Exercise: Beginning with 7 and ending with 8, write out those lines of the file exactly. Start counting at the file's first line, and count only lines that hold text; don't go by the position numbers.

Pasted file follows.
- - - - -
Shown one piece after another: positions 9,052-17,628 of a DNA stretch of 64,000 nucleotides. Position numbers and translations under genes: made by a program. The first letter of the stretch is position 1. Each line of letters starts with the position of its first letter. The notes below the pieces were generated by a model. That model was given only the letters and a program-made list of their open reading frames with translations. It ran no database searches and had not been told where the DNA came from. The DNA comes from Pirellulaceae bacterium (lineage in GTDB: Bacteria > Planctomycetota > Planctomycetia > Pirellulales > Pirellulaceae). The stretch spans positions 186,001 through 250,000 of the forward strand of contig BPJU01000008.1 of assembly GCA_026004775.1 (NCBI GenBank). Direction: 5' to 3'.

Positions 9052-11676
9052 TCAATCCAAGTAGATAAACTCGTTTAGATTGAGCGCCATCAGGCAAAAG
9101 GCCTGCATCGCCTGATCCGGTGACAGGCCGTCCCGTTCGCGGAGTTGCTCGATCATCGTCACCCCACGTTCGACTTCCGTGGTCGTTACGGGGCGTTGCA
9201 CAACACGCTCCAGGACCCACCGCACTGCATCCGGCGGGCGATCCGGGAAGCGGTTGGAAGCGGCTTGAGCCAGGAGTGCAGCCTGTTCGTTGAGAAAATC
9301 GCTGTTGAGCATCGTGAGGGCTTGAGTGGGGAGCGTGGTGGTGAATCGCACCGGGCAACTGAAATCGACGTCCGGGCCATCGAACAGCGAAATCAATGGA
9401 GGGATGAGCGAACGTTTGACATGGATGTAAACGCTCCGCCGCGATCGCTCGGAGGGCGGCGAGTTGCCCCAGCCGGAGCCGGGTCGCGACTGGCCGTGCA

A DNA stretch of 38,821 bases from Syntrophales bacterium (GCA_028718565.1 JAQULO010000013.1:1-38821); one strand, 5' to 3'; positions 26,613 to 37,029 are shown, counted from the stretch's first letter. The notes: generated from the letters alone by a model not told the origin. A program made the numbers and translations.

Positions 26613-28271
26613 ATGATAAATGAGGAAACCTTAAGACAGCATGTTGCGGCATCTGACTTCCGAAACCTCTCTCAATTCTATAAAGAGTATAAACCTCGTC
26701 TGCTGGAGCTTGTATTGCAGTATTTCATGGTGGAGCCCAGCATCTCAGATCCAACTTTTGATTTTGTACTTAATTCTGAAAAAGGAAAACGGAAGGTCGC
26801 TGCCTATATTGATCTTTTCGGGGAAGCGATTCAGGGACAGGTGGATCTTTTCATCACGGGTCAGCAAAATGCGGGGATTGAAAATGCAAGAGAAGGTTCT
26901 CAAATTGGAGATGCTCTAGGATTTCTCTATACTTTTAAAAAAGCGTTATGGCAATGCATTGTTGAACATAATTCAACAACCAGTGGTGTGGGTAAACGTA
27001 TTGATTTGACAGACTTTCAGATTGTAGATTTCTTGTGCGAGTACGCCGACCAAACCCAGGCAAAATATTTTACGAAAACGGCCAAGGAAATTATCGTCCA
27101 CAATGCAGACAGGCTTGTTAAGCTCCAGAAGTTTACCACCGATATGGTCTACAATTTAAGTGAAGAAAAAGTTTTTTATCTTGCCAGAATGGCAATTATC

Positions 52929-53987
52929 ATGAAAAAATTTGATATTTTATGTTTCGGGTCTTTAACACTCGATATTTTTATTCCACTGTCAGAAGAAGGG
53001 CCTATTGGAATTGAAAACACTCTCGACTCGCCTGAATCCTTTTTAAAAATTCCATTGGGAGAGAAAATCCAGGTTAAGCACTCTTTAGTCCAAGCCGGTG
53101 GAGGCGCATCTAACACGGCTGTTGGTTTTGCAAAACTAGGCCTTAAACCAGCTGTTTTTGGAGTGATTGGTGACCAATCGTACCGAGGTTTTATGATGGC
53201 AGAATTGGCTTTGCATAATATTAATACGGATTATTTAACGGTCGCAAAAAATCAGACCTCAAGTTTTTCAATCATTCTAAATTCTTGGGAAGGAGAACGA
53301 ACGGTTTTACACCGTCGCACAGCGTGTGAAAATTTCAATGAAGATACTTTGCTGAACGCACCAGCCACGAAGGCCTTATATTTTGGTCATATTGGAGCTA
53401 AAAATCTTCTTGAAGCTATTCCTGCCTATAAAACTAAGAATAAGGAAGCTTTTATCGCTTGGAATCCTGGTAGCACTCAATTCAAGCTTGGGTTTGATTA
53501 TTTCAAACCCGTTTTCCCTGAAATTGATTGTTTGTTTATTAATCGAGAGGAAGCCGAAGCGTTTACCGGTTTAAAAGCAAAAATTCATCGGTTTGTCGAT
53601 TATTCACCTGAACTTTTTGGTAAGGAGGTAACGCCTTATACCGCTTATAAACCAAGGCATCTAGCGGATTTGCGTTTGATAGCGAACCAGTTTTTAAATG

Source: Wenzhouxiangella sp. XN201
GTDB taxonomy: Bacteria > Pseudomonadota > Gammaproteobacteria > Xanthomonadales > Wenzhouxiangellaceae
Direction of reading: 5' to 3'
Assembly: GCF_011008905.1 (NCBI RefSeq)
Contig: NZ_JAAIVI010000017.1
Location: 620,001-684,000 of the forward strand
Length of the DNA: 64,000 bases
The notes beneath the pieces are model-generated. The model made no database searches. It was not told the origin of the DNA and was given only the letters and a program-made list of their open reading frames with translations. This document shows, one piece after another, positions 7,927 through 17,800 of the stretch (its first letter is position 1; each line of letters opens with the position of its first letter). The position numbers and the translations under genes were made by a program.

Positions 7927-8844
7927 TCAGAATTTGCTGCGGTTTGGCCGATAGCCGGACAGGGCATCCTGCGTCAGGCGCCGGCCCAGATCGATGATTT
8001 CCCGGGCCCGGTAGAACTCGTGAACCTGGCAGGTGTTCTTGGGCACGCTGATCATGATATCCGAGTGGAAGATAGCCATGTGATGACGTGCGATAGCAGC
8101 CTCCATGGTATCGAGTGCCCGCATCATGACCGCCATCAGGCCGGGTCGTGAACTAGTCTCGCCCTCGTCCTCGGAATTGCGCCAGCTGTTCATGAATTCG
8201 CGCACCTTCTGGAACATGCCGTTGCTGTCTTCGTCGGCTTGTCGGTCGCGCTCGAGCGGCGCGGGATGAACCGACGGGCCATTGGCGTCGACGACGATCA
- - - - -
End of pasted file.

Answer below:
9401 GGGATGAGCGAACGTTTGACATGGATGTAAACGCTCCGCCGCGATCGCTCGGAGGGCGGCGAGTTGCCCCAGCCGGAGCCGGGTCGCGACTGGCCGTGCA

A DNA stretch of 38,821 bases from Syntrophales bacterium (GCA_028718565.1 JAQULO010000013.1:1-38821); one strand, 5' to 3'; positions 26,613 to 37,029 are shown, counted from the stretch's first letter. The notes: generated from the letters alone by a model not told the origin. A program made the numbers and translations.